At the same time, there was a need to simplify the structure, and reduce the number of management layers.

We then started developing a couple of alternative models.

It was pretty hard work, trying to identify a model that would meet the different criteria, while avoiding an increase in costs. But one evening, in a meeting with the VP of Human Resources, we thought we had found at least one possible solution.

We went through the criteria and could check off one after another. We concluded the meeting on an optimistic note.

But as we were about to leave, the VP remarked:

That question re-framed the discussion. Suddenly we were not talking about what you could call the “rational” criteria, but about the impact on individuals and whether the proposed model would get the support of a large enough coalition to be accepted (and once accepted, whether it would be implemented with some level of enthusiasm).

So we looked at the model, and considered the potential impact for each of those who currently held leadership position (and who would be candidates for key positions in the new model).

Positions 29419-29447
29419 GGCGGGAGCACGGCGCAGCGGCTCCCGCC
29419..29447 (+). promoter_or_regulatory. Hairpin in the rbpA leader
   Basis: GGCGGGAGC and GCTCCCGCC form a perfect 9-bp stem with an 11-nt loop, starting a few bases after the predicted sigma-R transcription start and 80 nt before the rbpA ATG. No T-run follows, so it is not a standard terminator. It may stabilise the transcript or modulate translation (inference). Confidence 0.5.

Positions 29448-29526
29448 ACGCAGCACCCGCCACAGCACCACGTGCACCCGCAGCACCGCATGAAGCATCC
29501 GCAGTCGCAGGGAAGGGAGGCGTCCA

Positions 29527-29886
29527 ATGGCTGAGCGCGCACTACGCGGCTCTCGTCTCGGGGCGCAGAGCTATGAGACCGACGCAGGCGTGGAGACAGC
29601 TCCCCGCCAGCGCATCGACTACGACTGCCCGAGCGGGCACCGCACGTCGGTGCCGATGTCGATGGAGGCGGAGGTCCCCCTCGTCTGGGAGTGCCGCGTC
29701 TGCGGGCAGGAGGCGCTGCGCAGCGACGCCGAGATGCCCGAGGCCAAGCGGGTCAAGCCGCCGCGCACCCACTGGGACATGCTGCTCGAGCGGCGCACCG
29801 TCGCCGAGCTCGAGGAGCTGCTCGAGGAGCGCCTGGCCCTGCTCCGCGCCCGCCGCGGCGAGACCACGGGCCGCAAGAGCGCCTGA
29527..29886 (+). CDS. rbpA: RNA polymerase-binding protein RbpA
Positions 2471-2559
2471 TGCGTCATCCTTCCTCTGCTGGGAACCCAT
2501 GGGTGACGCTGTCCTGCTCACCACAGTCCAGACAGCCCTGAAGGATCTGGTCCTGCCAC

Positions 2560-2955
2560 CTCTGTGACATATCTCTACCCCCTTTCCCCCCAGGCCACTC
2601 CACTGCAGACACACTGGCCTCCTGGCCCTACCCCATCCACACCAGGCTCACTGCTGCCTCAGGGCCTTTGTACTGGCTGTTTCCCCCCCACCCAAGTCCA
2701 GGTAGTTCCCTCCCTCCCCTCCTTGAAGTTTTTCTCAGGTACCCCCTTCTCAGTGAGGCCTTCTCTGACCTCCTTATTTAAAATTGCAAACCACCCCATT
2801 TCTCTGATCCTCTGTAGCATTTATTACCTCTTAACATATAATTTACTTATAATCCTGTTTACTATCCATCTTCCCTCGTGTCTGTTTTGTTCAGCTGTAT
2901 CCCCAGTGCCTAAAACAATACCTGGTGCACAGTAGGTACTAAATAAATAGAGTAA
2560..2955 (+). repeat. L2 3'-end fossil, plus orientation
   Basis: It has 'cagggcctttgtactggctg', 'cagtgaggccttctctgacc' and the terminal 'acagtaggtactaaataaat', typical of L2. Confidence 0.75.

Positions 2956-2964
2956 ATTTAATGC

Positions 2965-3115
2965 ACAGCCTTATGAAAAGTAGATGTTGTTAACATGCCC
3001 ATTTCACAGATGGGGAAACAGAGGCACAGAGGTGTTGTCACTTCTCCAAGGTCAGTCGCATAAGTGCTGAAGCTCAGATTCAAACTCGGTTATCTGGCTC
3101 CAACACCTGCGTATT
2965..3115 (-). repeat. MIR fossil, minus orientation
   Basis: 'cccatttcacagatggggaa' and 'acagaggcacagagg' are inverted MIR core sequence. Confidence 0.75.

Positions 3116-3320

A simple count suggested that the balance would be negative: A lot fewer would move up than down in the management hierarchy.

So we went back to the drawing board. And in the end, we did produce three alternative models that were more attractive, both from the “rational”, and from the political side. One of the proposed models was then selected by the CEO. The subsequent implementation of the model went quicker than we had anticipated.

* * *

One word of caution here: I am not suggesting that you should “start with the people” in the sense that you should tailor the design to the personal interests of the current members of the management team.

The main design criteria should be derived from the strategy of the firm (see my book for a detailed description of a methodology you can use for this purpose). 

The political test is an additional step that you carry out, once you have a potential solution that fulfills the main requirements, and satisfies the key design criteria.

But it’s a step that you shouldn’t skip– if you want your proposed model to be implemented.


Why you can’t retrofit a mission

I once helped a global, medium-sized company develop a new organizational model.

At the time, it had a regional model, with units for Europe, Africa, the Americas, and Asia, plus staff units such as IT, HR, Finance, Procurement, and Legal.

One executive was skeptical about the process, and compared it to a game of corporate solitaire.

In a moment of dry wit, he commented at the end of a workshop: “Somebody always ends up with IT and Africa.”